The British Are Camping!

And in bloody high style, too—God save us all.

WELL OUTFITTED: One of the author's fellow "glampers," at the Warren     Photo: Donald Christie

Glamping

WELL OUTFITTED: One of the author's fellow "glampers," at the Warren

IT'S TEA TIME ON THE SOUTHERN COAST of England, on a rainy summer afternoon, and I'm sipping Tetley's from a flowery cup, huddled, along with six others, in the vestibule of a palatial tent. An impressive spread of sushi, lemon-and-coriander hummus, grapes, and four kinds of cheese is arranged before us. Nina Simone is crooning about lost love on the portable CD player, and we've swallowed enough red wine that we don't care when someone knocks over a glass of champagne while trying to grab the last California roll. Nor are we worried that our two giant red-and-white polka-dot cushions are now officially damp.

This is "glamping," a British fad that awkwardly marries King's Road glamour with old-fashioned car camping. Over the past couple of years, glamping has become the new fag-and-a-pint for the UK's cool kids. The same young urbanites who only recently favored boutique-hotel weekends in European capitals are instead choosing to spend a debauched night or two under the stars—or clouds—at KOA-like drive-in sites and British farms.

And there are lots of them. In 2005, the year the term glamping first appeared in the British press, 16-to-34-year-olds accounted for 43 percent of the 4.4 million camping trips taken in the UK. The Camping and Caravanning Club, which registers some 3,500 camping sites across Great Britain, added 50,000 new members in 2006, boosting their total to 420,000. Already this spring, the club has counted a record number of overnighters, some of whom are enjoying posh new amenities like heated sleeping pads and Wi-Fi. (Meanwhile, "glamping" has caught on as a label for luxury camping in the U.S. and other countries.)

Comfort and style are central to a glamper's idea of a good time, and marketers have taken note. This summer, Cath Kidston—an artsy British clothing-and-housewares retailer—is again adding to its line of camping gear. Last year's rollout featured a tent printed with cowboys riding horses and twirling lassos; this season's hot items are sleeping bags and air mattresses in metallic silver, with decorative stars. Meanwhile, Millets, the UK's take on REI, is selling a new Oriental Design rain fly—patterned with what look like soft-hued lilies—and a botanical-print geodesic dome. The goal? To help you "stand out in a sea of tents."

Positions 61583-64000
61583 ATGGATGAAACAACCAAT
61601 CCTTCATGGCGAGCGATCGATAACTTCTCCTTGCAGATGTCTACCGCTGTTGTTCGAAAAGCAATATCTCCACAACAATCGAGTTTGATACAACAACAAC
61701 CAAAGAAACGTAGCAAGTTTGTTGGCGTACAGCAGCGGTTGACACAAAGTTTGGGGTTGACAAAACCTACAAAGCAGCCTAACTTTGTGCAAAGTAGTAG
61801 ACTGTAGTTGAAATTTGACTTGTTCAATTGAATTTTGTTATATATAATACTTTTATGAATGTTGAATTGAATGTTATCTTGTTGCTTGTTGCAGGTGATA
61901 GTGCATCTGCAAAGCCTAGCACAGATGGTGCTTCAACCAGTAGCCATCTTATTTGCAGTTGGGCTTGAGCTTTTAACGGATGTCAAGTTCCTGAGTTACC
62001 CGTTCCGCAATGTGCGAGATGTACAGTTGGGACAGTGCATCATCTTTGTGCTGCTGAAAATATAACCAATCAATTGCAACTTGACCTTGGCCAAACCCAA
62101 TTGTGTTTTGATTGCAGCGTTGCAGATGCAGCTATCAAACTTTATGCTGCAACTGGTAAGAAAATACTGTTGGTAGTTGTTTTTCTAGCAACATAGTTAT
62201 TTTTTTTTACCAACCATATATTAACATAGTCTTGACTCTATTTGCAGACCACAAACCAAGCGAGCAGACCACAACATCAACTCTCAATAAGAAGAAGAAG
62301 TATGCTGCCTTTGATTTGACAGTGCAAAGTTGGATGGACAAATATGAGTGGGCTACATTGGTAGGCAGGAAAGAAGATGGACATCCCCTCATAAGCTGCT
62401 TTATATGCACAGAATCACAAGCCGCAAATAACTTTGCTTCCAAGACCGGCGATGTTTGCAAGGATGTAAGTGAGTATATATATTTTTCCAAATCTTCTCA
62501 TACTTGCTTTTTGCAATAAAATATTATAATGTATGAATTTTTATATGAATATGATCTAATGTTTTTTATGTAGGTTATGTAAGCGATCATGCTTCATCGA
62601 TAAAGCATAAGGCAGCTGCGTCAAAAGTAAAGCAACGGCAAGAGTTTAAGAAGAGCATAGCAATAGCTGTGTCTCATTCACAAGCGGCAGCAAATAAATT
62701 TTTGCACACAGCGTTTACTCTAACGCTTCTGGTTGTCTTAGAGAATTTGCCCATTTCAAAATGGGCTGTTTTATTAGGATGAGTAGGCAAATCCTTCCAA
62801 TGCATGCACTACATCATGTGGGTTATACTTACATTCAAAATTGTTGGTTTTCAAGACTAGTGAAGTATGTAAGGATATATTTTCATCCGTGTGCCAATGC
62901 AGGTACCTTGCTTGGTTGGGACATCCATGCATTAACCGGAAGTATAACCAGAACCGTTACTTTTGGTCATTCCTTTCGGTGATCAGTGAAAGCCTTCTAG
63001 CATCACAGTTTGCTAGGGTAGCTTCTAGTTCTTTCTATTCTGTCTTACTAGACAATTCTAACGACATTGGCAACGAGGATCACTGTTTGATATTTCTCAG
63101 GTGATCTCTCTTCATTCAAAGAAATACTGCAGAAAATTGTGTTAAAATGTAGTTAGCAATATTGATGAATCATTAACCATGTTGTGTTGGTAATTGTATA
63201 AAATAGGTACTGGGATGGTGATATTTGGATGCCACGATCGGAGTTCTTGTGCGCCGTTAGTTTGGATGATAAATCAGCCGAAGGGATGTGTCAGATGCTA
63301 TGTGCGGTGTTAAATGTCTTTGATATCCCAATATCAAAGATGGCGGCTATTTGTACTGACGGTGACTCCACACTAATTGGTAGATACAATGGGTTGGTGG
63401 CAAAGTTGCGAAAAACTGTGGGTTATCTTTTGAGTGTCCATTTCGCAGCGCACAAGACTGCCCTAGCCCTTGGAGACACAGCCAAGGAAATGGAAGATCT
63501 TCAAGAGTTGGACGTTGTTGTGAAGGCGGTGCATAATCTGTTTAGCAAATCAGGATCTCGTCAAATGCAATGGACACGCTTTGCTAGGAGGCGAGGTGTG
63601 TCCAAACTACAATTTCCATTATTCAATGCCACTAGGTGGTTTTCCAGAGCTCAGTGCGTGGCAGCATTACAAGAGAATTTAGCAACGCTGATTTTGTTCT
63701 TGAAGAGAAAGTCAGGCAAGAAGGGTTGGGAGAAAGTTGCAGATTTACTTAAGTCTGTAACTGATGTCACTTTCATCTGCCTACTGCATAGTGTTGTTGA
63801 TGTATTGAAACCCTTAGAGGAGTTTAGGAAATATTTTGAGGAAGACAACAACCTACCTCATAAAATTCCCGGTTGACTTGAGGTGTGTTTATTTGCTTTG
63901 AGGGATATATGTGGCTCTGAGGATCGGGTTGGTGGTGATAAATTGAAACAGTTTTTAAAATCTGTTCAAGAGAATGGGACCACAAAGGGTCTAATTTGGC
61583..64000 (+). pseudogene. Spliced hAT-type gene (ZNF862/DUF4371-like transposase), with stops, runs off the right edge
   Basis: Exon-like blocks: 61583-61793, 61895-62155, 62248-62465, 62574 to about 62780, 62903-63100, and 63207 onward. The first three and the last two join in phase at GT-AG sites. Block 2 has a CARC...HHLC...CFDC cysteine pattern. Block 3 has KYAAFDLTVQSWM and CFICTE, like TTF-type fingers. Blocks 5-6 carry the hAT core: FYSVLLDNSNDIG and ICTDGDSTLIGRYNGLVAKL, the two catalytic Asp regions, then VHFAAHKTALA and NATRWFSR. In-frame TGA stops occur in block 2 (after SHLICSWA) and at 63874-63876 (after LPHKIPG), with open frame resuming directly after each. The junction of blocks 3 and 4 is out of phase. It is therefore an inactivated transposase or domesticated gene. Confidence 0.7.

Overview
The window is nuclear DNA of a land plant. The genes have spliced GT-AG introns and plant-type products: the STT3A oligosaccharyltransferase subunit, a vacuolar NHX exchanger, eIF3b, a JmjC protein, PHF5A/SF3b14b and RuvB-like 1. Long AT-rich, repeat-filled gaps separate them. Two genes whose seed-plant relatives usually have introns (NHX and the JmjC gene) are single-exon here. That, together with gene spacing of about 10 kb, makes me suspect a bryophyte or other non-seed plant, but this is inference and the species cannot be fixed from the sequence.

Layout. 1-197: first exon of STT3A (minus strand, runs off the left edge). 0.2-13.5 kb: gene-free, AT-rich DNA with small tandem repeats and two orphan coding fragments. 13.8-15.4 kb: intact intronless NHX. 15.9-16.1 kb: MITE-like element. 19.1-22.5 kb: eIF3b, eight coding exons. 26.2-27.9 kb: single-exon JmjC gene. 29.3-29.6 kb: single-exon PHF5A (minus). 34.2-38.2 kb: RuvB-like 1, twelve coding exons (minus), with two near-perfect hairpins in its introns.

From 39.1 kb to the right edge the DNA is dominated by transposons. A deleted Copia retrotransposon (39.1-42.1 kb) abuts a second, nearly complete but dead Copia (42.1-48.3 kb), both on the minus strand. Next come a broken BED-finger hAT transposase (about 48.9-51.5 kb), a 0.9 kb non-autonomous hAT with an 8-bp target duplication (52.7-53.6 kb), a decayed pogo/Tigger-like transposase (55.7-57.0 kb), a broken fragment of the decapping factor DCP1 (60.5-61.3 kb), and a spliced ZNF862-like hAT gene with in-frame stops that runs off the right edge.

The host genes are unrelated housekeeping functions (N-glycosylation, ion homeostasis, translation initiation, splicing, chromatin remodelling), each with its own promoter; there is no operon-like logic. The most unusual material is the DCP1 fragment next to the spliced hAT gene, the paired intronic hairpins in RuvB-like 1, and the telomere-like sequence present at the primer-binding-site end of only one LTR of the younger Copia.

Here at the Warren—an 80-site private campground nestled between the seaside villages of Folkestone and Dover, about two hours by car from London—our glamping crew definitely outshines the 200 or so family campers braving the deluge. Adorning our zippered doorway is a garland of faux orchids, and just a few feet away, anchored in the mud, a sparkly plastic windmill is spinning madly.

Our group of twenty- and thirty-somethings consists of Miranda and Karen, two Londoners woefully underdressed for the weather in designer jeans and delicate layers; Hannah, a product designer who has thoughtfully packed an extra pair of everything; Annie and Mark, an attractive couple who work in media; and our den mother, Imogen.

A clued-in type who has a nice job in television and "loves the city," Imogen is the most experienced glamper among us, having spent more than a dozen nights in a tent in 2006. Today she's wearing a fitted denim jacket, a flowy red-and-white skirt, and pink Wellington boots. It's thanks to her that I, a virgin glamper, have my bare feet wrapped in a colorful knitted throw.

To Imogen, these extras are precisely what make glamping fabulous. "I remember seeing a flier with a flowery CathKidston tent on it," she tells me. "I thought, I have to have that. It's inspired me to bring all the other fun things and decorate."

Of course, paying so much attention to campsite trappings means glampers often forget about their natural setting—which, frankly, seems admissible at many of Britain's underwhelming outdoor destinations. But it's a shame at the Warren, which offers stunning cliffside tent pitches facing the English Channel. They're so close to land's end that, on a clearer day, you could imagine sailing a paper airplane all the way to the Continent.

The campsite managers, mellow retirees from South Wales named Terry and Lyn Hawkins, are big fans of glamping. "We love that not all tents look the same anymore," Terry tells me while making his rounds shortly after we arrive. "Camping has become trendy with people who actually want to socialize—to drink wine under the moonlight until one or two o'clock in the morning. We think that's great."

FITTINGLY FOR A HOBBY that attracts pale hipsters, glamping owes much of its popularity to Kate Moss.Two summers ago, the bony supermodel and her shambolic rock-star boyfriend, Pete Doherty, were seen—her in denim hot pants and Wellies, him in a porkpie hat—splashing through the mud at the Glastonbury Festival. This iconic music-and-performing-arts weekend, held every June on a farm in southwestern England, attracts more than 150,000 partiers, who come from all over the world for an orgy of rocking, raging, and camping. (Even Moss slept in a tent, though her spread at the private Camp Kerala, on a hill overlooking the masses, ran $12,000 and included down comforters, sheepskin rugs, and 24-hour attendants.) As soon as photos of the couple hit the press, their look became the new festival chic.